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To George Washington from Colonel Timothy Pickering, 9 April 1777

From Colonel Timothy Pickering

Salem [Mass.] April 9. 1777.


I esteem it a singular honour done me by your Excellency in offering me the post of Adjutant General,1 and it pains me sensibly that I am obliged to decline it. ’Tis an honour to which I did not aspire, because I did not account myself equal to the important business of the office. Your Excellency does not mistake my attachment to the interests of the United States; ’tis sincere & unalterable. But my military character (which you are pleased to mention as a motive to the appointment) is in my own estimation of no great account. I have, it is true, studied the rudiments of the military art; but have very small, or rather no pretensions to capacity & skill in the important scenes of war; and much fear I should disappoint your Excellency’s expectations concerning me.2 I have domestic reasons & private concerns which powerfully urge my staying at home: but these I should not mention did they exist alone. But, besides the command of a regiment of militia on the seacoast; I hold divers civil offices which are sufficient to engage my constant attention—those of Judge of one of the maritime courts—Judge of the Inferiour Court of Common Pleas, Acting Justice of the Peace—& Register of Deeds for the county of Essex. The exercise of these offices I could without any very great inconvenience quit for a season; and therefore at the time of making the late levy of militia, as there appeared some backwardness in the people, I encouraged their engaging, & stepped forth & offered my own personal service. Nevertheless, I would forever abandon all these employments, if I thought myself capable of doing more service to my country by acting in the office to which your Excellency has been pleased to invite me. But as I do not thus think of myself, & conceive it not difficult to find a person, not otherwise employed, & to say the least, as able to discharge the duties of the office as I, I must beg leave to decline it. I am, with the greatest veneration your Excellency’s most obedient servant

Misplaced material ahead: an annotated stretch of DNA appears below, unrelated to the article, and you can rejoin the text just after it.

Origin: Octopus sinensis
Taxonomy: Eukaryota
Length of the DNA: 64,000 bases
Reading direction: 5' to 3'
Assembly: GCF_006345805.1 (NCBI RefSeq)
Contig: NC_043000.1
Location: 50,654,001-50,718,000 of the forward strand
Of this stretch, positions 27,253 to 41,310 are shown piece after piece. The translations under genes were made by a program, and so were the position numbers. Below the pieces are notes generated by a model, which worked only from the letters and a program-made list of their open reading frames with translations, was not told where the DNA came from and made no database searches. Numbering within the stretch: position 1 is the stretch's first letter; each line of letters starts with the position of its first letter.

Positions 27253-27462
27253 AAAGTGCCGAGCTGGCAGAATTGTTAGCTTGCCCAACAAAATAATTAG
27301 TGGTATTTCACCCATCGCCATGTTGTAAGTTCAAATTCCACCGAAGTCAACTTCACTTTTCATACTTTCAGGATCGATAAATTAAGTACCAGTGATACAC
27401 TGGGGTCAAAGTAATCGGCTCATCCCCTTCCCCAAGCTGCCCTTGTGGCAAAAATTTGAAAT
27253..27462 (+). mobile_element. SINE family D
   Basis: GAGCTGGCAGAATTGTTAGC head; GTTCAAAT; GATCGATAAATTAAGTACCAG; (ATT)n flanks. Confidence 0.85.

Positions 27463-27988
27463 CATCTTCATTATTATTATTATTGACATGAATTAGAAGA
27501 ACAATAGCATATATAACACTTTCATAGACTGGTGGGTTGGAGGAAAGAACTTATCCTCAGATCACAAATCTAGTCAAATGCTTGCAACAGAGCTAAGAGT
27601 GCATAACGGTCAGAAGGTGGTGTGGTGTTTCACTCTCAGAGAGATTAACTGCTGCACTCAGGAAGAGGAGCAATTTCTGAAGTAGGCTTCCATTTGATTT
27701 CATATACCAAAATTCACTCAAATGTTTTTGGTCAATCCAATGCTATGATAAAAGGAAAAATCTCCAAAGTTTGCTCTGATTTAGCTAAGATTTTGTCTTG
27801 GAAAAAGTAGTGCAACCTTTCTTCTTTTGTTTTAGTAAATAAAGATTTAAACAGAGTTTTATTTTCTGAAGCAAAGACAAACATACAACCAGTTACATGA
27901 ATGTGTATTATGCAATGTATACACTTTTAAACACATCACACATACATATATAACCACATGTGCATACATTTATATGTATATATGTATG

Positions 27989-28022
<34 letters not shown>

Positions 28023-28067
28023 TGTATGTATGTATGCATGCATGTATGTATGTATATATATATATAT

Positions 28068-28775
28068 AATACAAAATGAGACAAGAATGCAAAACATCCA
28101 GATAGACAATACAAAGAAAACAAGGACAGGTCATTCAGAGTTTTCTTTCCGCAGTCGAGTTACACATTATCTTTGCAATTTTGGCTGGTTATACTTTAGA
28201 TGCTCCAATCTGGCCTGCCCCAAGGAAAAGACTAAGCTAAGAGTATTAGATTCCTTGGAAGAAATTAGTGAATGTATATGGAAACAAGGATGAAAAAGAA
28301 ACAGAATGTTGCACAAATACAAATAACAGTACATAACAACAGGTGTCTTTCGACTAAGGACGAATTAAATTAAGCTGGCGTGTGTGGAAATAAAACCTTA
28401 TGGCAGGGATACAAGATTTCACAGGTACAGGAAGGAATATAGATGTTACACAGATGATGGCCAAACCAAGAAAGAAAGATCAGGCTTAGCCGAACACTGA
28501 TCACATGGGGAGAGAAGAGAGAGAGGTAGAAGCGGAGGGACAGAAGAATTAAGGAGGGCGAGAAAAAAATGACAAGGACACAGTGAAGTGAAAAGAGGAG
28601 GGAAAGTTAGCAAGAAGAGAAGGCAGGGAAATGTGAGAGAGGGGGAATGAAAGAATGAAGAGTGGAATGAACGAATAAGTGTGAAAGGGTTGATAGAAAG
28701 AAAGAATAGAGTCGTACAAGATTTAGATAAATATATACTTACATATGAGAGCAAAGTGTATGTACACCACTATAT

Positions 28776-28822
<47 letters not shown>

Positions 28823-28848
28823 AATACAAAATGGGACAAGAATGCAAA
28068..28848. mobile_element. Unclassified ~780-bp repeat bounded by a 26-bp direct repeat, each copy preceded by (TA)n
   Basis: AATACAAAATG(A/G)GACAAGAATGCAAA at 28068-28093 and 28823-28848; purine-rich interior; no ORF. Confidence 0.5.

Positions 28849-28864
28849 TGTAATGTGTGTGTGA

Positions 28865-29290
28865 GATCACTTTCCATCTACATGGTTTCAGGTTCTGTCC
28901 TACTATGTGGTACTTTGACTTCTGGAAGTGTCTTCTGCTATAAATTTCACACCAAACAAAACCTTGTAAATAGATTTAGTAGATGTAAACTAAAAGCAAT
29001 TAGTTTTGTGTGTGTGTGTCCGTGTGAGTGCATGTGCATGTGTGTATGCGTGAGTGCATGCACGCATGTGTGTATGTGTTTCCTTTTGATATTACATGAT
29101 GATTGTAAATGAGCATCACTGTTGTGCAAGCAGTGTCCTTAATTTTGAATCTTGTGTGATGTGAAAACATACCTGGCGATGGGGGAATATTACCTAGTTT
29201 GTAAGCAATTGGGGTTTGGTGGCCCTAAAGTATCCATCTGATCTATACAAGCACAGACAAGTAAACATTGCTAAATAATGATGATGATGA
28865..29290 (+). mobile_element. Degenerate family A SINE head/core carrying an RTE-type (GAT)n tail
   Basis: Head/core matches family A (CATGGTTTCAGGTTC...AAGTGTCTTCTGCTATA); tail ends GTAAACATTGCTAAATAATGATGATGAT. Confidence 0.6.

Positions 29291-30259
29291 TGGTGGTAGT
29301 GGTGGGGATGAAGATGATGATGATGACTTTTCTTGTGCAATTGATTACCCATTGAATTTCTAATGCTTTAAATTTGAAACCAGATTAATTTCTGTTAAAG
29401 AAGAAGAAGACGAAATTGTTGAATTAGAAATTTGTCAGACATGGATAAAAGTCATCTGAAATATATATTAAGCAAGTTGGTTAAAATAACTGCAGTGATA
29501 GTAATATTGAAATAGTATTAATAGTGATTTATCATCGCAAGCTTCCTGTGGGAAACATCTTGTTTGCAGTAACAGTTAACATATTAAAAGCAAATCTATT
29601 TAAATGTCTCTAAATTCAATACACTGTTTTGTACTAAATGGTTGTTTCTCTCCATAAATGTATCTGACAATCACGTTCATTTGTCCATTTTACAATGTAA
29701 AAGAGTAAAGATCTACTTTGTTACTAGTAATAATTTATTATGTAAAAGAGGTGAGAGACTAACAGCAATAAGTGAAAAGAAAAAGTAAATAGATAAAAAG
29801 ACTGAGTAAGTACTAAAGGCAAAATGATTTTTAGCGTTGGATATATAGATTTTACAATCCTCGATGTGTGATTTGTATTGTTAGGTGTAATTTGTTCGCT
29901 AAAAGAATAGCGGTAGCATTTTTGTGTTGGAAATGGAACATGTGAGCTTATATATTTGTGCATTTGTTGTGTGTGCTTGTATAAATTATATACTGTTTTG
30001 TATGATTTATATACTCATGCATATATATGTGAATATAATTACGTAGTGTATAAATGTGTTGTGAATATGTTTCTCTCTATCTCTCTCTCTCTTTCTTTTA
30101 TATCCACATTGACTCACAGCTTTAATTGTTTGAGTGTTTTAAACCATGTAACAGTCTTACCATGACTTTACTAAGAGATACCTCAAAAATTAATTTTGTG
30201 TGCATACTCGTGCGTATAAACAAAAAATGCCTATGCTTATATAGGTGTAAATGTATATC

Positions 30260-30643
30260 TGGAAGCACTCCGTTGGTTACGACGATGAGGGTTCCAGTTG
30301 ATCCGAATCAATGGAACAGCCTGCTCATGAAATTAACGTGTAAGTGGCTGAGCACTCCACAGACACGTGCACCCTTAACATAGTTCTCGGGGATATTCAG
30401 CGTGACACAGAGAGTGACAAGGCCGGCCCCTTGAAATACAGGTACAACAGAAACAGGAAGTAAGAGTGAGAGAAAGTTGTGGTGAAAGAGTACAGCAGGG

Timothy Pickering junr

ALS, DLC:GW; ADfS, MHi: Pickering Papers.

For Pickering’s indecision about taking the post of adjutant general and the letter of acceptance that he wrote GW on this date and sent to him five days later, see Pickering to GW, 14 April.

2For the drill manual for militia that Pickering published in 1775, see Pickering’s undated letter to GW that appears at the end of 1775.

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